As you can see from the above statistics, writing software in memory unsafe languages like C and C++ is providing at least two thirds of that bug density. Additionally, although we have not conducted a specific analysis to this effect, it is relatively rare for logical vulnerabilities to cause code execution (with the exception of JIT bugs), while this is a common outcome for memory corruption. Thus, not only is memory unsafety causing the majority of all security bugs, but those bugs are also more likely to be severe.

Switching languages can’t be done overnight, but incremental conversion to a memory safe world needs to be a top priority. Improving the memory safe toolchains, training programmers in new idioms, and phasing out legacy memory unsafe codebases is not a luxury, it’s a necessity.

  1. And we’ve been harping on it for longer than that. 

  2. No blog post discussing another company’s vulnerabilities would be complete without a discussion of the limitations. Apple provides reasonably well-written descriptions of bugs and these allow us to generally bucket the vulnerabilities into our two categories of interest. However, occasionally a bug will defy easy categorization. For WebKit issues Apple does not distinguish between JIT compiler induced memory unsafety and C/C++ induced. Apple also occasionally releases fixes that are still embargoed. When this happens they release their security notes, but update them at a later date with additional fixes. They denote these additional entries with an “Entry added on date” subscript, but we have typically long-since tweeted about it and won’t catch the additional entries. Since a significant amount of code is shared across Apple’s operating systems (especially at the kernel level) many of these CVEs are duplicates across macOS and iOS. This means you cannot sum iOS and macOS bugs together to get a total across Apple’s platforms without significantly miscounting. For the above reasons you should not treat these numbers as exact but instead as reasonably accurate estimates of the relative percentage of memory unsafety issues Apple has seen in its products in this time range.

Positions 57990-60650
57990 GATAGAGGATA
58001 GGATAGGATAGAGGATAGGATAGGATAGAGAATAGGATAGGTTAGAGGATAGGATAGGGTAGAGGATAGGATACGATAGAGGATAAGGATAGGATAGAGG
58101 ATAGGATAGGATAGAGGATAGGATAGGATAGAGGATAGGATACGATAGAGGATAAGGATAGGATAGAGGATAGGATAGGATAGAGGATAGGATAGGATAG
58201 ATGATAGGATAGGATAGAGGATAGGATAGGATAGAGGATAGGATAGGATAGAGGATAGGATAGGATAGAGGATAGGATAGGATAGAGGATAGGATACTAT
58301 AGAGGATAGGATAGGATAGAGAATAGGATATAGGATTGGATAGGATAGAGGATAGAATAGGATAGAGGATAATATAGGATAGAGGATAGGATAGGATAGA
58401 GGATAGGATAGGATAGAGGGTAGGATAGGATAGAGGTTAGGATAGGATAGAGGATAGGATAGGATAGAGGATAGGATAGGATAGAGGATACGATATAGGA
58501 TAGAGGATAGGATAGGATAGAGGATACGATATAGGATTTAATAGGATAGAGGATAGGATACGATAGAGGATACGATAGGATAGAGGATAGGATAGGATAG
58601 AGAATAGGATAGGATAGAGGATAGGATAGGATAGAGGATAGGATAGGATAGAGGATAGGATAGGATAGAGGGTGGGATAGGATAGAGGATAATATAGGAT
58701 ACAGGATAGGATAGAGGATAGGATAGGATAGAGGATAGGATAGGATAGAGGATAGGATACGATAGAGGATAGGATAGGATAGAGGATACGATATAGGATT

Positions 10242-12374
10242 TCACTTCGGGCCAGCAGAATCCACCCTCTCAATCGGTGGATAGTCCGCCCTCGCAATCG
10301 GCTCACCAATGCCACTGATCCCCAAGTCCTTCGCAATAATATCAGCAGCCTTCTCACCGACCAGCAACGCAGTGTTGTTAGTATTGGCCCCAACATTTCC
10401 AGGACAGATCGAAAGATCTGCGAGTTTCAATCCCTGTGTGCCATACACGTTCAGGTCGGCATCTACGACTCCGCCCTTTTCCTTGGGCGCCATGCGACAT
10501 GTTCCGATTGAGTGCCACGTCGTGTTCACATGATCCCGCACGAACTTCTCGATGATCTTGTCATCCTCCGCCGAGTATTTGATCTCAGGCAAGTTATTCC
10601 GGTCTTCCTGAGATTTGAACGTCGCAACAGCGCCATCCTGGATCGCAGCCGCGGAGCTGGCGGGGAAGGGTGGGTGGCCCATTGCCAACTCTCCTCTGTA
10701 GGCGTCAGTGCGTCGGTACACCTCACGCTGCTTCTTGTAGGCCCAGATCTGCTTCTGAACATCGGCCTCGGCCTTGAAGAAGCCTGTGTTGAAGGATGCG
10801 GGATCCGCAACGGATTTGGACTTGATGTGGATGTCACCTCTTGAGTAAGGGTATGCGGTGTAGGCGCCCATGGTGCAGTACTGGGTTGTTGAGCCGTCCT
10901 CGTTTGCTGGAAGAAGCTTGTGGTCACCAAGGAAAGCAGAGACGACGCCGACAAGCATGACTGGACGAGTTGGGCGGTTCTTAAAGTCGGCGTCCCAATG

3. We say memory unsafety instead of “not memory safe” because we want to emphasize the fact that these languages are unsafe at any speed. You can learn more about how modern languages achieve memory safety with little to no performance penalty in Mozilla’s Fearless Security: Memory Safety blog post. 

  4. See Modern C++ Won’t Save Us

  5. Yes, of course migration is difficult! Any company doing it will need to retrain people, make toolchain changes, and undoubtedly invest in improving both the compiler and language itself. If only there was some enormous company with vast resources and a commitment to privacy and security who could embark on a journey like this… 

  6. iOS and macOS use the same kernel, but since it’s a different target the set of vulnerabilities may not entirely overlap. Counting iOS kernel vulnerabilities is left as an exercise for the reader.